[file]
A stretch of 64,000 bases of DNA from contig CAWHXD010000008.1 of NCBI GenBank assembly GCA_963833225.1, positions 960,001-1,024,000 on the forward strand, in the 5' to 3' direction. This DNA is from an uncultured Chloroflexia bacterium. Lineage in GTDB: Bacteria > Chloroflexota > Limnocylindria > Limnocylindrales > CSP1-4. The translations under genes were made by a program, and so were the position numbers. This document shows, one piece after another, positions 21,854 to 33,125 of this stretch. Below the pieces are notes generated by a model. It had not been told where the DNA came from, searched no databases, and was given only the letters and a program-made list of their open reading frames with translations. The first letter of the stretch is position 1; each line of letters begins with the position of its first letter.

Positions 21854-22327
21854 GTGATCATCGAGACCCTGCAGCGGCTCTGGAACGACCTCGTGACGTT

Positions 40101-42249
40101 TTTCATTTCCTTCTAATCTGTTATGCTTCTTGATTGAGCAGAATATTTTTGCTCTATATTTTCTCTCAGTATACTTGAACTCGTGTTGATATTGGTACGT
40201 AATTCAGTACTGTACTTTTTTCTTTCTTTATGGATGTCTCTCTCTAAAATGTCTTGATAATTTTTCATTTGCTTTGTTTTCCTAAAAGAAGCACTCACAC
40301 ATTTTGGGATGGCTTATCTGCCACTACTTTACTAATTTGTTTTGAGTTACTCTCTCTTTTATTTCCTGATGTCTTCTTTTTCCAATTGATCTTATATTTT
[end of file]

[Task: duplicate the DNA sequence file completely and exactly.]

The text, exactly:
A stretch of 64,000 bases of DNA from contig CAWHXD010000008.1 of NCBI GenBank assembly GCA_963833225.1, positions 960,001-1,024,000 on the forward strand, in the 5' to 3' direction. This DNA is from an uncultured Chloroflexia bacterium. Lineage in GTDB: Bacteria > Chloroflexota > Limnocylindria > Limnocylindrales > CSP1-4. The translations under genes were made by a program, and so were the position numbers. This document shows, one piece after another, positions 21,854 to 33,125 of this stretch. Below the pieces are notes generated by a model. It had not been told where the DNA came from, searched no databases, and was given only the letters and a program-made list of their open reading frames with translations. The first letter of the stretch is position 1; each line of letters begins with the position of its first letter.

Positions 21854-22327
21854 GTGATCATCGAGACCCTGCAGCGGCTCTGGAACGACCTCGTGACGTT

Positions 40101-42249
40101 TTTCATTTCCTTCTAATCTGTTATGCTTCTTGATTGAGCAGAATATTTTTGCTCTATATTTTCTCTCAGTATACTTGAACTCGTGTTGATATTGGTACGT
40201 AATTCAGTACTGTACTTTTTTCTTTCTTTATGGATGTCTCTCTCTAAAATGTCTTGATAATTTTTCATTTGCTTTGTTTTCCTAAAAGAAGCACTCACAC
40301 ATTTTGGGATGGCTTATCTGCCACTACTTTACTAATTTGTTTTGAGTTACTCTCTCTTTTATTTCCTGATGTCTTCTTTTTCCAATTGATCTTATATTTT